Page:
An Abundance Of Effective Narrative

We cheered in Times Square and in front of big screens across the country earlier this hot August when NASA’s Curiosity rover, like an interplanetary lodestone harkening a better tomorrow, landed on the planet Mars in search of water and life. Turning seven projected minutes of engineering terror into an evening of flawless execution, we stood tall and united during those moments as living metaphor for what’s possible when America sets out to nail the impossible.

Compared to Curiosity, everything else seems much more down to earth like the stories we are asked to vote for and believe in that don’t grab us where we live with the same happy endings. Gut-check credibility is missing from contrived and staged anecdotal evidence mish-mashed into sound bites and voice-over alarmist visuals graphically depicting policy disease without bipartisan cures. Overrun by a blitzkrieg aerial bombardment of antagonistic and mutually cancelling out campaign videos that rarely rise above the aggravating and invasive media din factor, we emerge numb to too much sound bite titillation believing none of it and wishing it would all just go away.

In this campaign season of anonymously purchased bombastic condemnation, America is missing narratives showing a compelling hard-earned moral center, an uplifting centrifugal force of conviction-centered innovation and leadership to lead us out of seemingly pre-destined unemployment and shared risks without rewards bondage where only an excruciatingly small subset in an obese nation is living large. Like cultural junkies sniffing for linked-in glue to bind our professional destinies to place-based economies that can’t get off-shored or outsourced by someone who isn’t us, we search desperately for authentic authenticity anywhere from anyone. Surviving our own version of “The Hunger Games,” we hesitate to volunteer to believe in a country that declares vehemently and vociferously what it opposes but doubles over trying to spit out and land what it stands for against the omnipresent backdrop of a very fortunate few hitting all their numbers while everyone else wonders out loud how pitifully sad their old age will become as they borrow from their children.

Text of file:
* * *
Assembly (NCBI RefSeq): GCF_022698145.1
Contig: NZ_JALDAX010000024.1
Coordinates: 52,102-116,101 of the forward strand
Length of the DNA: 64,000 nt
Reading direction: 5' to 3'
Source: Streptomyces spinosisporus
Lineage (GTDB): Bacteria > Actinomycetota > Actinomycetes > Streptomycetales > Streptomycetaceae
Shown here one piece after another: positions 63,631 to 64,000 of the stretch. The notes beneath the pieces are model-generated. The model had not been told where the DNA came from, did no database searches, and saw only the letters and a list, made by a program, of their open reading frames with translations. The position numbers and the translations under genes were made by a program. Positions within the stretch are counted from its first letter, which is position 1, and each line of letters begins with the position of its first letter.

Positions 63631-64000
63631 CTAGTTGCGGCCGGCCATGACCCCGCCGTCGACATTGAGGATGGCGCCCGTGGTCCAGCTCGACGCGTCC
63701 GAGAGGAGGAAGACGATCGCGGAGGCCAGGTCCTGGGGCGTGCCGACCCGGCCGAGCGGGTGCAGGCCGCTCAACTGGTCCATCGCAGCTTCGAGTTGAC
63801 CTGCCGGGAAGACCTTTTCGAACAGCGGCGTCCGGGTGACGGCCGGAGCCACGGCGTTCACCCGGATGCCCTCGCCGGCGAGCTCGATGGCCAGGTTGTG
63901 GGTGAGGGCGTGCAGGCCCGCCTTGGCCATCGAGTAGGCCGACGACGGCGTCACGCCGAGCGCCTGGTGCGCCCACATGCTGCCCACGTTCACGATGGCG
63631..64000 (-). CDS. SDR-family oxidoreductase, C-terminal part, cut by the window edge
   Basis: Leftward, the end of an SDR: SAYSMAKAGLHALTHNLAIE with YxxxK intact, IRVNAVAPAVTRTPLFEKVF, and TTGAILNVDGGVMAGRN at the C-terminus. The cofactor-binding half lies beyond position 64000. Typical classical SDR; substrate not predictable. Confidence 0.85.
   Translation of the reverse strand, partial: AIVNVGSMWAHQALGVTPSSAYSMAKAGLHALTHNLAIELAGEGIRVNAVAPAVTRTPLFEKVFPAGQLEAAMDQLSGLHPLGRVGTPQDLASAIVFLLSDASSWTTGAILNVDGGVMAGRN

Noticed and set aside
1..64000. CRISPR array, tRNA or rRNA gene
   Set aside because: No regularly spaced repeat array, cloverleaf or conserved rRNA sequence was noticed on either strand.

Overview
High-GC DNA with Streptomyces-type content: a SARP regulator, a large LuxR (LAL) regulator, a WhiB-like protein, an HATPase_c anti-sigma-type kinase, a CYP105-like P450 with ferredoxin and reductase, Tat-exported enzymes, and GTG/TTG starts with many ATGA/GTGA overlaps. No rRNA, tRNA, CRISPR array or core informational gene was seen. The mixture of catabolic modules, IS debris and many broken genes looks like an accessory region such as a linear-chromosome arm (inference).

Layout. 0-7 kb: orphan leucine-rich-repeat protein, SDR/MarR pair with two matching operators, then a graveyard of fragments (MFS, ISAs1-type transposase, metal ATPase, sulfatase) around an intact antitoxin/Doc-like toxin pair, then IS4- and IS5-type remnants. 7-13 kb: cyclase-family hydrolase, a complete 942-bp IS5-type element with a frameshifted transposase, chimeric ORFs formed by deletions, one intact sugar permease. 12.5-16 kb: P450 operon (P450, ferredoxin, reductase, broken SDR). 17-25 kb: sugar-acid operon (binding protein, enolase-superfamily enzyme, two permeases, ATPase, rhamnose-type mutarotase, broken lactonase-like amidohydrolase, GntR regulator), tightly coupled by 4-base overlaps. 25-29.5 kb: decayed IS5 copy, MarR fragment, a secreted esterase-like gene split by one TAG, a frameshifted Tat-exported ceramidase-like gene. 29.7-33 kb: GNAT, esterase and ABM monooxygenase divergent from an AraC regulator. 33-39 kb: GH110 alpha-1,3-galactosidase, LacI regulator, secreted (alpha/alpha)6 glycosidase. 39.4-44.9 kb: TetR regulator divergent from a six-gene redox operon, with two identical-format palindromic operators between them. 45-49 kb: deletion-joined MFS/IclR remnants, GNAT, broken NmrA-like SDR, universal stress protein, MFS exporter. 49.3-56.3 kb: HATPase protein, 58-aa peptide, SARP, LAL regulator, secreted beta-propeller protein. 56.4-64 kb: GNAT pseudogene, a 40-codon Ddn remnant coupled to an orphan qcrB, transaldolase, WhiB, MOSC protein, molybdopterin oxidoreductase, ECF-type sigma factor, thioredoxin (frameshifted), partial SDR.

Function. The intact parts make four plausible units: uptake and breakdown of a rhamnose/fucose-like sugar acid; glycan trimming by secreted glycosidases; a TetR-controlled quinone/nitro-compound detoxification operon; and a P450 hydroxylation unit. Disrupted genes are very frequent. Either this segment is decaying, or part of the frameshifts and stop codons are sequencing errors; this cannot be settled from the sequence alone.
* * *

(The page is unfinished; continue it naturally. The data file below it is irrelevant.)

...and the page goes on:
Those of us dying on America’s vine like our crops from drought watch the grim specter of unchecked structural wealth inequality stalking America and taking scalps at will. Extreme campaign pageantry no matter how expertly manipulated cannot obscure the inconvenient truth that ninety-nine percent of our friends, neighbors, families and co-workers are not doing well and can no longer willingly suspend their disbelief that the dream still holds, that the game isn’t rigged, that equal opportunity still beckons and that we’re not predestined to become less than what we learned at school and saw at home. We dispatch our shadows to campaign rallies, emptying out America’s citizens from America’s civic amphitheater because the show doesn’t resonate, the tickets are too expensive and only the glamour set in the box seats gets to meet and greet the performers.

Silent echoes from the missing jingle and jangle in our pockets tell us that our paychecks and benefits don’t even halfway measure up to what we’ve lost. Caught between the bared fangs of political left and right wing social engineering political party partisans holding America’s national credit and public institutions hostage to ideological electoral gain, we hear the promises but don’t see the cash except in the bank accounts of those who are doing very, very well between outsourcing, off-shoring, IPO-manipulating and just plain stealing, thank you.

Ayn Rand’s proclaimed “virtue of selfishness” political disciples tell us that our American unalienable rights may come from nature and nature’s God and yet the disconnect between who gets what, how and how much trips us up on the way to the altar every single day no matter how many times we self-justify, self-bless and self-forgive. We don’t have time to snack on the politics of envy or forage in and pander to something so intrinsically un-American as class warfare simply because we know deep in our foreclosed and outsourced hearts that we were outright robbed, cheated, betrayed, flipped and disenfranchised in 2008. Standing in line for bankrupt survival benefits, we wait outside the rope line as the no-class perpetrators who poisoned our financial health still fly platinum class in private lives ensconced in gated, untouchable Versailles, Valhalla, Nirvana or the Hamptons and operate freely without any fear of moral reckoning even faintly coming their way.

And yet like flash-mob blades of grass growing through ghetto street concrete or underneath the ubiquitous, anti-food desert initiatives springing up in abandoned and mutilated city centers, there is a growing abundance of effective narratives spurred on by progressive, self-reliant social entrepreneurs reclaiming their individual host community sovereignty and gradually earning back and reinvesting some local economic dignity. From Cincinnati to Cleveland, Portland, Pittsburgh, Bellingham in Washington and the Bronx in New York City, new models are breaking log-jams, healing neighborhoods, setting precedents, creating jobs with local equity and without false choices such as between a paycheck and healthcare or between a safe, clean environment, and no job at all.